We’re actually within walking distance, about 15 minutes. If you search the blog there’s at least one pic somewhere of an enormous OJs bone in ribsteak. I think they clock in at about 25 oz.



  19. Nate on August 23, 2010 at 14:56

    When I first read your rant…I was furious. How could someone I held in such high regard (I went paleo a year ago very successfully and owe a lot to you Richard) attack my profession?!!

    Well, after reading the comments…I calmed down a bit. I’ve been a server for 20 years and have worked for the past 7 in a fine dining establishment in San Francisco.

    It sounds to me almost like your walking into restaurants with a chip on your shoulder. Ready to be furious if some waiter (who is probably instructed by some micro-managing manager to check on tables at least 2 times) has the audacity to ask if everything is OK with your meal….the nerve!

    I will say this…depending on what price level of restaurant you’re in or type: TGIF vs Gary Danko…the servers are going to have various levels of experience.

    The first and most important thing a server will learn is the ability to read a table within the first minute of saying hello. A seasoned server should be able to tell immediately if the guests want to be entertained, want a tour guide, are foodies and want to talk about it, or just want to be left alone with minimal server presence.

    Every guest is different….the couple that sat down before you complained to the manager because the server never came to check on them…possibly. The couple that sat after you wanted to know all about where the server is from and his/her hobbies. The next couple wants to review the restaurant for yelp and want to ask all kinds of questions because they have become self proclaimed restaurant critics thanks to the internet.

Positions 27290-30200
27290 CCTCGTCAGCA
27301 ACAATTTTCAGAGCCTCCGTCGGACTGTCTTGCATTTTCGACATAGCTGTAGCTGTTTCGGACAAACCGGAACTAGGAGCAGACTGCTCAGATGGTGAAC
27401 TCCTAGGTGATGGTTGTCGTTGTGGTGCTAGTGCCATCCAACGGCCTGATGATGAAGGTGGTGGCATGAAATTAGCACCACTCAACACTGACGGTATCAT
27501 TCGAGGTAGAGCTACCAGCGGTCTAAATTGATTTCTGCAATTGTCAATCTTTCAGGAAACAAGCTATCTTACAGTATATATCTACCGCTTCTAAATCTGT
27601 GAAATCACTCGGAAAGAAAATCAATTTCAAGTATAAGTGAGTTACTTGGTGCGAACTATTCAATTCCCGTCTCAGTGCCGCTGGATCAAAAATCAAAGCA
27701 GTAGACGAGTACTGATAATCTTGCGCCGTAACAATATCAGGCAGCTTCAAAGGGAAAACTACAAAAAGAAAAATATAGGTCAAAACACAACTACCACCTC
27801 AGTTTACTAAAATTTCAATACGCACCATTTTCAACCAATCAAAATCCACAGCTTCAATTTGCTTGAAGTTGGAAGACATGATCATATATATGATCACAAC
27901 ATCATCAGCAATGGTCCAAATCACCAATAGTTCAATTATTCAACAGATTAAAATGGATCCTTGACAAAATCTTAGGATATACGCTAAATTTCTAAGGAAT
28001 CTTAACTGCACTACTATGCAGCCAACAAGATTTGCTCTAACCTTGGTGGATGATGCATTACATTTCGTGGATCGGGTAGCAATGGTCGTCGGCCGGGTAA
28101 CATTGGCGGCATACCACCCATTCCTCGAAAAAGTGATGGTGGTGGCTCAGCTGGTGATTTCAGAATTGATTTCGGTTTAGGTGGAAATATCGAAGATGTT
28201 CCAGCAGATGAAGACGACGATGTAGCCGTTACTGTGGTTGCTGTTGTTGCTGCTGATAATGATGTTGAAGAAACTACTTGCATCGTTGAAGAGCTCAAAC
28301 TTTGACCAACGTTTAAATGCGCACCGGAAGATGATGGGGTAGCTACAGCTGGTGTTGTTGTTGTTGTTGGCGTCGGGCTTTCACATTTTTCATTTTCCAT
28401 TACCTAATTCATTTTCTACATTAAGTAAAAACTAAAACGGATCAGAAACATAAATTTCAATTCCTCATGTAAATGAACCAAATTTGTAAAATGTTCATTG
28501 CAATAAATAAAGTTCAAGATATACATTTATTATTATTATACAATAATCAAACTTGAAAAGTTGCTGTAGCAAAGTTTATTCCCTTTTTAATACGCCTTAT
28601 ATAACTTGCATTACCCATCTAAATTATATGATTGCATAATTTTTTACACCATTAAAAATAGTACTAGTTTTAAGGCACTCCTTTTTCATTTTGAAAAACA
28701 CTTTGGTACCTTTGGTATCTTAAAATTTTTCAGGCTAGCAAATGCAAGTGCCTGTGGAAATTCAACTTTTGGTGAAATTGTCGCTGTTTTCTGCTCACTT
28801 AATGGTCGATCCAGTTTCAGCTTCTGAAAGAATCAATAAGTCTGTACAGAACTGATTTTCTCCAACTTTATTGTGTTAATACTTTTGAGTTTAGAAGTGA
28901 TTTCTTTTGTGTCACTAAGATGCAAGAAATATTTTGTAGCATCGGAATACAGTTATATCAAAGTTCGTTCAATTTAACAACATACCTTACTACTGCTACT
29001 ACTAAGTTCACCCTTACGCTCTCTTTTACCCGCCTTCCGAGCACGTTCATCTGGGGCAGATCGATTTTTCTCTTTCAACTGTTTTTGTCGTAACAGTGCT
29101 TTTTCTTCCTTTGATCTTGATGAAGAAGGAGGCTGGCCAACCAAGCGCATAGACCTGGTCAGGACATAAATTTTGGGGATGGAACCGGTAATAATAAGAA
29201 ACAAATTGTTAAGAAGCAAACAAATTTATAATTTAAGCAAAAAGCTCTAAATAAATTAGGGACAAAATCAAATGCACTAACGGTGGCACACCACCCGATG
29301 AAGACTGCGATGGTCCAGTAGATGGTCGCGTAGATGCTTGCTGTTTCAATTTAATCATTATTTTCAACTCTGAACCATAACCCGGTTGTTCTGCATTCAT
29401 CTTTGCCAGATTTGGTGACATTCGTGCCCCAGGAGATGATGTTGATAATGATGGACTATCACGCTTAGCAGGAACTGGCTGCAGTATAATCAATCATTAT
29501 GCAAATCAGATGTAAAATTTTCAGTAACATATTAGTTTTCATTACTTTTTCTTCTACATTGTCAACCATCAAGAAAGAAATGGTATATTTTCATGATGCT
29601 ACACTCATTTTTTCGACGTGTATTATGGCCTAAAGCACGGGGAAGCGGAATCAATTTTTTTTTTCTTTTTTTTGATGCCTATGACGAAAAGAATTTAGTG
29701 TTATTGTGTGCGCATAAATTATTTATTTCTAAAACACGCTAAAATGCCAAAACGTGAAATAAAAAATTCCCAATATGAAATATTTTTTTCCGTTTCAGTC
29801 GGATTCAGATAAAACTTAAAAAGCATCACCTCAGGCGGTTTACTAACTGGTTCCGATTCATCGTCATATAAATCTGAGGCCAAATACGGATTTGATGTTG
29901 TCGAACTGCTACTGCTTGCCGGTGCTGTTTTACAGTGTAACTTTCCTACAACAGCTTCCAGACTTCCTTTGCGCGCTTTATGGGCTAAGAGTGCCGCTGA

Now I’m ranting. oops.

    Relax Richard…I think if you go to the higher end restaurants you won’t have this problem. If your at a revolving door server type restaurant…be prepared to be asked how your meal is…oh god maybe twice!!! RAGE!!! They’ve been instructed to do this…talk to the manager if you have a problem with it. The servers aren’t doing it because they are greedy for tips. Most every server I’ve EVER worked with genuinely cares about the guest experience and aren’t acting any particular way to try and coax a tip out of you.

    …and as for the 90% of European fucks who sit there with their San Francisco tourist guidebooks that clearly states the tipping practices of the United States and leave 0-10% for flawless service and pretend that they don’t know…Fuck you.

  20. D on August 23, 2010 at 15:00

    I work as a server. I can’t begin to tell you how many times I have been complained about for not going over to the table ENOUGH.

    I hate hover. I hate to interrupt. I hate it when people tell the front that they “did not see me enough” and I did not smile enough.

    I think US servers act this way because US customers are a bunch of big fat babies that want your constant attention and you there to refill their sodas 15 times. In fact, on the average, most of my customers make me sick.

  21. Richard Nikoley on August 23, 2010 at 15:08

    Good points on the quality of the average American restaurant goer. Just LOOK at them.

  22. Dan on August 23, 2010 at 15:36

    Let me tell you that this seems to be a very North American thing. I never had this problem in New Zealand or Australia. But when I moved to the USA for a year all of a sudden the waiters kept bugging me and asking me if everything was all ok. Like you I just wanted them to fuck off.

  23. Liza K on August 24, 2010 at 19:49

    Why doesn’t someone teach them how to make change? I just had a $27 check, paid with 2 twenties, and got back a ten and 3 ones. They should bring change so that you can leave 15, 20 or 25%.